To think of universality (or ‘catholicity’) is the primordial task, the fundamental mission of every University whose objectives are, let us recall, the search for truth by the privileged means of disputatio, of the confrontation of the judgments (putatio) of the one and the other, of the confrontation of their theses, therefore of the contradiction (saying something against another), of the debate, of the dialogue which, far from being always peaceful, can of course take on a certain harshness (as between Jesus and many of his interlocutors). Is one easily disposed to enter into the arena of these exchanges that normally turn into discussions, disputes? Words are frightening, frightening. But don’t we forget their meaning: they may be in the context of altercation and conflict between adversaries, but they are means to an end: to seek and find the truth, and thus to establish a society of trust – where the interlocutors are invited to be true ‘partners’. The situation of ‘academics’ is that of eminent partners-adversaries in debate, to establish a society of trust in truth!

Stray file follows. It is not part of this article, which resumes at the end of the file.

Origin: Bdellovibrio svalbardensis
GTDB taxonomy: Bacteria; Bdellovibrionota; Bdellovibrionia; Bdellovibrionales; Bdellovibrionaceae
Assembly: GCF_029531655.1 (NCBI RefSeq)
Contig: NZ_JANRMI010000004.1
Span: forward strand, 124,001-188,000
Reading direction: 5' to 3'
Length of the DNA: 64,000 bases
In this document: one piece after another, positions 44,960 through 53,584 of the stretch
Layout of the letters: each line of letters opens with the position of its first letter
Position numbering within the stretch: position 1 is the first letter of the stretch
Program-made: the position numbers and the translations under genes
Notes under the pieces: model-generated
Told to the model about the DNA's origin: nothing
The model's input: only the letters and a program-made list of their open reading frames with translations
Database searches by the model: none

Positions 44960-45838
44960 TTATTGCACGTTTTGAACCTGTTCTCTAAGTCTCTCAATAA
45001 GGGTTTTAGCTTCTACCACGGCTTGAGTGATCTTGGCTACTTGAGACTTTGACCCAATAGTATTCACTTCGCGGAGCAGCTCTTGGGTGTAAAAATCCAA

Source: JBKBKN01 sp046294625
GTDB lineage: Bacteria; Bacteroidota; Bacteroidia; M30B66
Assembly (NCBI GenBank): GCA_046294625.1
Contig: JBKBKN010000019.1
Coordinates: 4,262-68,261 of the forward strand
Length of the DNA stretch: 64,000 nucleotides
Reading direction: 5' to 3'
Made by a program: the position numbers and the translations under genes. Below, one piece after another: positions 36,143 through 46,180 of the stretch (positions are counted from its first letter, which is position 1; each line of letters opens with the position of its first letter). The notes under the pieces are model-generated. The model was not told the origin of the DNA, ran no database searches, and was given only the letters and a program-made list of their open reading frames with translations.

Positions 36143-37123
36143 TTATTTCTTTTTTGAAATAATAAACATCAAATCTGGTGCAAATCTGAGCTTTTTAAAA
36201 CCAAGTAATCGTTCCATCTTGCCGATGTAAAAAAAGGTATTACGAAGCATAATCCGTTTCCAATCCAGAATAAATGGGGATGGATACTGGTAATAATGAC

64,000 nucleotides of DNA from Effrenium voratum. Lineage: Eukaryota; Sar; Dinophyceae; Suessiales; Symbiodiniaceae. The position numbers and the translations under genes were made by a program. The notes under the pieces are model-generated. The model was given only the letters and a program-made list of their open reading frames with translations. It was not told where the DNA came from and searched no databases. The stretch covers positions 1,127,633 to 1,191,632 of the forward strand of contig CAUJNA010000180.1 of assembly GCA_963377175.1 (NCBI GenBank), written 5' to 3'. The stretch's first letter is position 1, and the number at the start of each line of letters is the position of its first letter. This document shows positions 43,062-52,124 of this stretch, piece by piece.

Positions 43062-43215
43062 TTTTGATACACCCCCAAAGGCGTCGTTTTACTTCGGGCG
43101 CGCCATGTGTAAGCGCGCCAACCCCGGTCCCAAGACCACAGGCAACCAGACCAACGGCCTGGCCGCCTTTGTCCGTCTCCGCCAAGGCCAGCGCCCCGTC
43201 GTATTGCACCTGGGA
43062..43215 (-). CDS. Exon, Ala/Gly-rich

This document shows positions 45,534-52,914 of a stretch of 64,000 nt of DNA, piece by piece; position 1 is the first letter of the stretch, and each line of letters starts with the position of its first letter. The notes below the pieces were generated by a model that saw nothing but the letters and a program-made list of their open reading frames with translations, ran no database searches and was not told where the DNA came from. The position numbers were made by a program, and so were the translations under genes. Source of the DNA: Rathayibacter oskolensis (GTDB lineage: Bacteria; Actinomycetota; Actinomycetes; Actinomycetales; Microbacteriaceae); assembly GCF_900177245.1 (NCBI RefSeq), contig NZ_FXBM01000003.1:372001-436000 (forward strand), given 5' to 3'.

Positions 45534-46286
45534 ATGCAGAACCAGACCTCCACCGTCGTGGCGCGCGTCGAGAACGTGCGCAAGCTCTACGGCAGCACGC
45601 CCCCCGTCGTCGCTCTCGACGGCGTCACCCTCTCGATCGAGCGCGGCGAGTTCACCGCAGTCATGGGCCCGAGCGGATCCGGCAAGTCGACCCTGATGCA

And, more particularly in this century of globality, of planetary society, of globality, what is at stake is to seek and make the universal truth of Man, of his identity as a personal being, both individual and social, responsible for himself and for others for what he may think, say and do. This Man is at the same time global and local, fundamentally the same and different at the same time, across all nations, their cultures, their religions, each legitimate and respectable a priori, all invited to a conviviality however difficult to establish in truth! We know the thesis of Samuel Huntington, an American and former member of the National Security Council, in his work The Clash of Civilizations, for whom the centre of gravity of international relations is in the interaction between Western civilization and all the others – seven of which are more important: Confucian (Chinese), Japanese, Hindu, Islamic, Slovak-Orthodox, Latin American and African: they constitute like tectonic plates of the current global cultural and civilizational space, with lines of confrontation, like those in the earth’s crust that cause earthquakes and other tremors. International society today is certainly going through a convulsive period. But this is probably neither the first nor the last in its history, and it is certainly important to understand that this is a true “History” that the human species is making. Humanity is making a history, its history, apparently groping its way through various successive phases; it is certainly difficult to decipher its meaning, but it seems risky to deny that it has one. A simple glance at the past suffices to perceive that in all fields – scientific, technological, economic, social, political, cultural, religious… – the human species is at least “evolving”. The word and the concept are relatively recent: we owe them essentially to the English naturalist Charles Darwin in the order of the evolution of living species. After him, the word and the concept entered the whole of human and social sciences under different names (for example “development”, “progress”, “promotion” etc.). However helpless man may be today before the course that the evolution of international society seems to be taking, with all the seeds of conflict and violence that it carries within it, it is probably wiser to question the enigma that this evolution proposes than to pretend to solve the apparent data rather quickly – too quickly… Evolution has meaning, at the crossroads of the free initiative of men and the ‘divine’ inspiration – of which Qohélet tells us: “I have carefully considered the task that God imposes on humans to humble them. Every work of God comes in its own time, but he has put eternity in their hearts, and yet man cannot find the meaning of the divine work from the beginning to the end… For every man in general, the whole of creation is awaiting its liberation, its fulfilment, its completion; for the Christian in particular, the figure of Christ is its axial vector, at once alpha and omega, at the centre of the cosmos and of history, Son of Man and Son of God. The convulsions of international society are undoubtedly not without some anthropo-theological meaning…